I find myself in some difficulty this afternoon, for I am not a lawyer although, strangely enough, by coincidence, I succeeded in the representation of West Edinburgh two gentlemen who afterwards occupied the highest judicial position in Scotland, so I think I have some sort of connection with the law through my constituency. I, therefore, embark upon an examination of the terms of this Bill with something of the sentiment and spirit of adventure of the explorer advancing into a strange land. Sailors as a rule are apt, perhaps mistakenly, to be a little shy of lawyers, but I have it on the authority of no less a person than Mr. Rudyard Kipling that the converse is also true and, as the season of greater leisure is approaching, I commend the works of that gentleman to the Members on the Government Benches because they might find them very much more stimulating than the works of the late Mr. Marx. Perhaps, the Lord Advocate and the Solicitor-General will remember a particular passage which appears in Kipling's short story entitled "The Devil and the Deep Sea": The mariner cannot tell or act a lie in the face of the sea or mislead a tempest; but, as lawyers have discovered, he makes up for chances withheld when he returns to shore, an affidavit in either hand. I hope, however, we shall be able to keep the proceedings on this Bill on a much higher plane than was envisaged by Mr. Kipling in that story.

I want first to say a word on a matter of general principle, and that is the relationship which exists between the legal profession and the State as represented by the Secretary of State for Scotland, as this is a matter which looms very largely indeed in this Measure, and is one which we and the members of the legal profession in Scotland regard as being of vital importance. Then I shall proceed to a brief review of some of the main provisions in the Bill. I begin by reminding the House that the rule of law is something worth preserving, and is, indeed, the only true basis upon which any civilized community can exist. The position was, I think, put with admirable clarity by Lord Blades in his speech at the centenary dinner of the Glasgow Juridical Society on 12th March this year, an extract from which I should like to read to the House. He was replying to the toast of the Courts of Justice. According to "The Scotsman" of 13th March, 1948, he said: The Courts of Justice were the guardians of tile liberty of every man and woman, and the strong bulwark between the Executive and the subject. Never more were they necessary than in modern times. Those now in middle-age have been brought up to the idea that the freedom of the subject was freedom from interference by the Crown. Now, in the name of planning, our freedom and activities were cribb'd, cabin'd and confin'd by countless regulations which nine-tenths of the population of the country never saw, and the other tenth, including the Judges of the Court of Session, did not understand. They on the Bench could do nothing about ridding the country of those fetters; they must interpret them in accordance with the law of the land, and it was for those who were not fettered to see to it that the great influence and power of the Courts was not impinged upon by any bureaucratic control. Others of our judges and professors of law, I would add, have within the past two years on several occasions referred to the dangers of the Executive's taking over functions which should more properly be exercised by the courts. It is interesting and reassuring to know that their views have been sustained by no less a person than the present Lord Chancellor. For example, an address of his to the English Assembly was quoted by Lord Birnam at a dinner of the Glasgow Juridical Society on 14th March, 1947. The Lord Chancellor had said: The English Bar is the inheritor and the trustee of the great tradition of independence. We have fought for that independence against kings, and we are ready today to fight for it against the Executive. Those sentiments will, I am sure, be echoed by most if not all—I am not sure about the attitude of the Communist Party on matters of this description—but by most if not all Members of this House. However, we make the point that they must not be regarded as being mere platitudes. So it is very necessary that we should examine the provisions of this Bill very carefully in the light of the views which have been expressed by these eminent members of the legal profession.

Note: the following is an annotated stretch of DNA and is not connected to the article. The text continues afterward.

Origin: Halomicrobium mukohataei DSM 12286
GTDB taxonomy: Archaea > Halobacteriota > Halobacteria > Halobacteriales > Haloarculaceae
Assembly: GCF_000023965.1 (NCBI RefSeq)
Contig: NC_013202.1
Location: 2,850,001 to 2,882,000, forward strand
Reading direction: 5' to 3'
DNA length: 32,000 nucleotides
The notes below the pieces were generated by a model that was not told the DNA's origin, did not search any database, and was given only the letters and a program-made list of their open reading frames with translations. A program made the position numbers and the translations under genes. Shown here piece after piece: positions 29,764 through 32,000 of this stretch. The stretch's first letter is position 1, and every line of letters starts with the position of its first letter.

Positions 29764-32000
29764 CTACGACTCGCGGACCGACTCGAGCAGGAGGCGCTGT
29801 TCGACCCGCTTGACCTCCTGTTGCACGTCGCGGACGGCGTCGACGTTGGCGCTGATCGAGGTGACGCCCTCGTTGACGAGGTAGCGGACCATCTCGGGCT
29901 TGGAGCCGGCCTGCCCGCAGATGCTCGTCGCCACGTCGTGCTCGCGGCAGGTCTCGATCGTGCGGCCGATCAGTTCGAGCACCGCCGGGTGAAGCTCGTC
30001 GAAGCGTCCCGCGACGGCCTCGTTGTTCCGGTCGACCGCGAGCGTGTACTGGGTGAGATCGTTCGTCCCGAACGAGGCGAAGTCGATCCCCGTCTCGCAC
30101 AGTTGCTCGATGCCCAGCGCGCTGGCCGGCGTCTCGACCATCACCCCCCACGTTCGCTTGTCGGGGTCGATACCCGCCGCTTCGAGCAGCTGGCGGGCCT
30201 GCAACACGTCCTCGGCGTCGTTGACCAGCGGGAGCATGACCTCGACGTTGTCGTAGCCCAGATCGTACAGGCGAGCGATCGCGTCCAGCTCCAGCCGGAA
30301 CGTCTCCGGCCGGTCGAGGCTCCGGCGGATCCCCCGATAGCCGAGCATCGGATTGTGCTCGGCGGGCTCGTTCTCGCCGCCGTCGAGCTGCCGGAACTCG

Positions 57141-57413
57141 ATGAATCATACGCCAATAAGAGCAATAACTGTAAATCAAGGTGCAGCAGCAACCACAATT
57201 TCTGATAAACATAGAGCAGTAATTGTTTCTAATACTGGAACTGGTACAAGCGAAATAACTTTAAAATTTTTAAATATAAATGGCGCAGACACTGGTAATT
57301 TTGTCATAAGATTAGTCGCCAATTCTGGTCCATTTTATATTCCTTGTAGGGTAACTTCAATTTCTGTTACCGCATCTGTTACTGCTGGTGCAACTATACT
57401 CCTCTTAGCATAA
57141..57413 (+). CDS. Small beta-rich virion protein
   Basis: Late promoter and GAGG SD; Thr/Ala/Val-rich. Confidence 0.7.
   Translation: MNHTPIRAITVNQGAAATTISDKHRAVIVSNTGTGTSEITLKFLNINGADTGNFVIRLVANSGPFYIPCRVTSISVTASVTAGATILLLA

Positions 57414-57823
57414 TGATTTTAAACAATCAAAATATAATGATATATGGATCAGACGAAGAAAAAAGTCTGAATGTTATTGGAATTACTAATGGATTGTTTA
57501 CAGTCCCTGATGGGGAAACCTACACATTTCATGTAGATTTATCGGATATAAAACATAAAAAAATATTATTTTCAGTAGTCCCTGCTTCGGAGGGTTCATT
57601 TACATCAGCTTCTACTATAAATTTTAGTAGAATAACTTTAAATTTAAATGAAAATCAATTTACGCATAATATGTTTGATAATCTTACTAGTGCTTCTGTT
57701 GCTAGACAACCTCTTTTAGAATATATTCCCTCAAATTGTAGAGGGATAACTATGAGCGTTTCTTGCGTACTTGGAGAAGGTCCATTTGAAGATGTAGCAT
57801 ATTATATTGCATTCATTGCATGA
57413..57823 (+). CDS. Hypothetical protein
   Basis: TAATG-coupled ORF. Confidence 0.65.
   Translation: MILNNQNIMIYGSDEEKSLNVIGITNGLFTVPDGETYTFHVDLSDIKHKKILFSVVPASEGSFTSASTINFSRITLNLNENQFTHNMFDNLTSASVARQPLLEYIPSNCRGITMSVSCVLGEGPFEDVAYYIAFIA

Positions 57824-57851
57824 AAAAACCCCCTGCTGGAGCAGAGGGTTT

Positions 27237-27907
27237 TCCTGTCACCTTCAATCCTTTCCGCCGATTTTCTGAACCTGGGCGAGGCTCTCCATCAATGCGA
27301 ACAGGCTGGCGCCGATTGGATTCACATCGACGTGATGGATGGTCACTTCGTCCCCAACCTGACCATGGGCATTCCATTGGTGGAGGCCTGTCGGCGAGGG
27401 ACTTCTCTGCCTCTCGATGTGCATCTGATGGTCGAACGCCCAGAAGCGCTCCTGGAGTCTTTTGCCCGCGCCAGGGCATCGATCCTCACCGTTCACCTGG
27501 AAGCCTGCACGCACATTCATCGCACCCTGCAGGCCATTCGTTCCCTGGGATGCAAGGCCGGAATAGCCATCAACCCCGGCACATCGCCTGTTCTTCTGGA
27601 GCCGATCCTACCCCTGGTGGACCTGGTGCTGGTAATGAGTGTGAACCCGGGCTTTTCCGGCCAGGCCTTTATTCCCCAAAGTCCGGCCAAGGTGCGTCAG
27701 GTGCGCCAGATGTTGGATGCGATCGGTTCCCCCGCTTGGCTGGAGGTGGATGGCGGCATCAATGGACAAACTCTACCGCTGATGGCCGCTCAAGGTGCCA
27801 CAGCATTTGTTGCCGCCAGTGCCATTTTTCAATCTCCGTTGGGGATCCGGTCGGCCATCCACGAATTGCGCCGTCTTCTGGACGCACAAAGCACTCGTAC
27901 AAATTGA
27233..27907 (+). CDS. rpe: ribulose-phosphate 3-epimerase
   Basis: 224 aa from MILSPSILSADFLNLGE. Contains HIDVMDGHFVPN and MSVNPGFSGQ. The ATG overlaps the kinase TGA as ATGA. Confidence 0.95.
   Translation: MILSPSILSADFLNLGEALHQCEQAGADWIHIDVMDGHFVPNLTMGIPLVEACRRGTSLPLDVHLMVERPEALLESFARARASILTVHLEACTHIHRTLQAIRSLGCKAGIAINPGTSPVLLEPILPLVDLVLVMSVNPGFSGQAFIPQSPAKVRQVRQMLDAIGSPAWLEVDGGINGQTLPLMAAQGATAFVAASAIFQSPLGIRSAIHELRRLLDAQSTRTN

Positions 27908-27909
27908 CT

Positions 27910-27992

Part I of the Bill deals, as the Solicitor-General has explained, with legal aid and legal advice, and both it and Part II are based, to some extent—and I make the qualification very definitely—to some extent upon the Report of the Cameron Committee. It is our view—and I do not think that it can be disputed—that, so far as Part I is concerned, there has been a considerable and significant departure from certain of the recommendations made by the Dean of Faculty and his colleagues The changes which have been made are viewed with profound disquiet by the Dean of Faculty, and by such important persons as the Deputy Keeper of the Signet and the President of the S.S.C. Society. If hon. Members will look at paragraph 5 of the Cameron Report, Cmd. 6925, they will see that note is taken of the fact that there is no Officer of State in Scotland whose position and functions are directly comparable with those of the Lord Chancellor in England.

4.40 p.m.

Forward to